Sun 27 Feb 2011
Have you ever had a dream that totally consumed you—a dream that seemed to just slip away due to the lack of ability? It couldn’t be lack of desire or effort because I tried and tried. But the dream came back—like a gift from the heavens.
I am a runner and I am 56 years old. I am in the best shape of my entire life, both mentally and physically. I believe in dreams and am living proof that barriers can be overcome well past what is considered middle age in our society. Through running, I learned that anything is possible. “Really” you ask?
Yes, running transformed my life. I emerged from being an unconfident, nervous, stressed, overachiever (defined as one who succeeds through sheer effort) who could barely run a quarter of a mile without stopping to a confident, empowered, relaxed, athlete who can run a marathon—fast enough to qualify for the Boston Marathon for the first time at the age of 54. This is after I tried to qualify unsuccessfully by running eight marathons in nine years. I didn’t just qualify either—I beat the qualification time by 10 minutes.
“How did you do that?” you ask. Read on and I will explain.
Running is like life. It’s a journey. You must have great persistence to be a long distance runner—much the same as dealing with the twists and turns of life. Running is hard, no doubt about it. It can be a lonely and cruel sport. But the empowerment and confidence I gained was worth every step. If I can break barriers at 54, what is to stop me in my 60’s and beyond? Life is an exciting journey and we are capable of achieving anything if we believe we can.
After I started running my early twenties, I started to dream a typical dream among serious long distance runners—I wanted to run a marathon. A marathon is 26.2 miles long—that’s 26.2 miles. It seemed an impossible goal, but I also wanted to break the magic 4-hour mark. But that’s not all—I also dreamed of qualifying for the Boston Marathon.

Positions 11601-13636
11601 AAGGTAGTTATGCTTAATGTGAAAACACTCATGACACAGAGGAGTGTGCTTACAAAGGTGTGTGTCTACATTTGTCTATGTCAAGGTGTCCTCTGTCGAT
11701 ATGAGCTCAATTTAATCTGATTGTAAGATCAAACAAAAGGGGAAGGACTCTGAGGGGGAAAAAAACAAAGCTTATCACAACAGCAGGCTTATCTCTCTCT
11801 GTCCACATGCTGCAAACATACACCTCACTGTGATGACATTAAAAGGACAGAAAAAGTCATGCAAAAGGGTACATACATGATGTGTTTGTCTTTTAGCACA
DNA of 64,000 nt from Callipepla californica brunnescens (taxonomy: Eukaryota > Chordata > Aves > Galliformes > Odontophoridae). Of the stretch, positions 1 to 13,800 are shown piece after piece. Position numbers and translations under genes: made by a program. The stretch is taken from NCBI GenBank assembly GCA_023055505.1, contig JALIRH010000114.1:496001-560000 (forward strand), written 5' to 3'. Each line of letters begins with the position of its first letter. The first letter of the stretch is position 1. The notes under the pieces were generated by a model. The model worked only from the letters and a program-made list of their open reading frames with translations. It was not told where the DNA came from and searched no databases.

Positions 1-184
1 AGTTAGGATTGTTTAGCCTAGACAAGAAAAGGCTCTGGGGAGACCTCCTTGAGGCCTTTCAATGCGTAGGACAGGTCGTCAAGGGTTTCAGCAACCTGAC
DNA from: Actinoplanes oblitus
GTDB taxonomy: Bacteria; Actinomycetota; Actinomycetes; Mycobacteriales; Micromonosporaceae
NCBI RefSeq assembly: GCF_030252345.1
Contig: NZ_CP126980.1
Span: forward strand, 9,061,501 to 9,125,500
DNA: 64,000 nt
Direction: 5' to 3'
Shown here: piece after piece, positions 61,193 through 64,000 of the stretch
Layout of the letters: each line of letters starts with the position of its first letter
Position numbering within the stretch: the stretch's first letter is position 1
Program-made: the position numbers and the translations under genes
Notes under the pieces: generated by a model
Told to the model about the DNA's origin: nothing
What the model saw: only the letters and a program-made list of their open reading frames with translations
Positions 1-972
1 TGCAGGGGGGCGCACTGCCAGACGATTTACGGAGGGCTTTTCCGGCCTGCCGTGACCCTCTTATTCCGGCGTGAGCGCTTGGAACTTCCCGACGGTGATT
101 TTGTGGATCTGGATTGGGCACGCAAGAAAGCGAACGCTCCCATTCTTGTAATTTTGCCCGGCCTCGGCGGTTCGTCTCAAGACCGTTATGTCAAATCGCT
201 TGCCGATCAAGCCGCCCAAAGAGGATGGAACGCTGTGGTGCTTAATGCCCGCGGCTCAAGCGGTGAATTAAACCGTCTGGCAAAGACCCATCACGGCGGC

Any serious runner knows how daunting a goal that is. I am not a gifted runner. I’ve won a few medals in small races in my lifetime and in bigger races I can make the top 20 to 30 percent. Not bad but not great.
The Boston Marathon is the only marathon in the nation that sets qualifying standards for entry. For 114 years, the popularity of this race has grown and now attracts entrants from all over the world. The qualifying standards are tough which increases the allure of the race. The rule of thumb is that only ten percent of runners will qualify to run Boston. In fact, the qualifying standards just got tougher due to it selling out in a record 8 hours this year. Check out the new qualifying standards on the Boston Marathon website.
My running obsession started when I broke the 4-hour mark at age 40 at the Long Beach Marathon in 1993. Yep, I was really happy about that. But that accomplishment threw this overachiever into marathon mania chasing my dream. I ran 8 more marathons in 9 years and didn’t even come close to breaking the 4-hour barrier again or qualifying for Boston. Talk about discouragement and frustration. I thought I could make my dream come true through sheer effort. But it didn’t happen. I didn’t want to face the fact that I was getting older and just wasn’t good enough to qualify.
Sometimes we do get wiser with age. I reached a point when I learned how to let go of my dream and appreciate what I have. No, sheer effort is not the key to getting what we want. It’s much easier than that. “Easier?” you ask. Yes—easier.
I am writing this blog to share my story and to encourage all of you who are looking toward middle age to look forward with courage and confidence because our greatest joys are still ahead to experience—and we can experience them easily and without stress.
I invite you to join me on my life journey over the next eleven blog entries through frustration, anger and persistence to the realization of an incredible dream. I am still astounded at what happened, even today.
I am training for the Lincoln (Nebraska) Marathon on May 1. My goal is to finish strong under 4 hours (which will qualify me for the Boston Marathon with a good expectation of getting in under the new registration rules.) My long run on Saturday was 16 miles in bitter California weather. It was 53 degrees and strong winds but no rain. My Sunday run was 8 miles. I couldn’t run the hills on the trails due to the recent rain.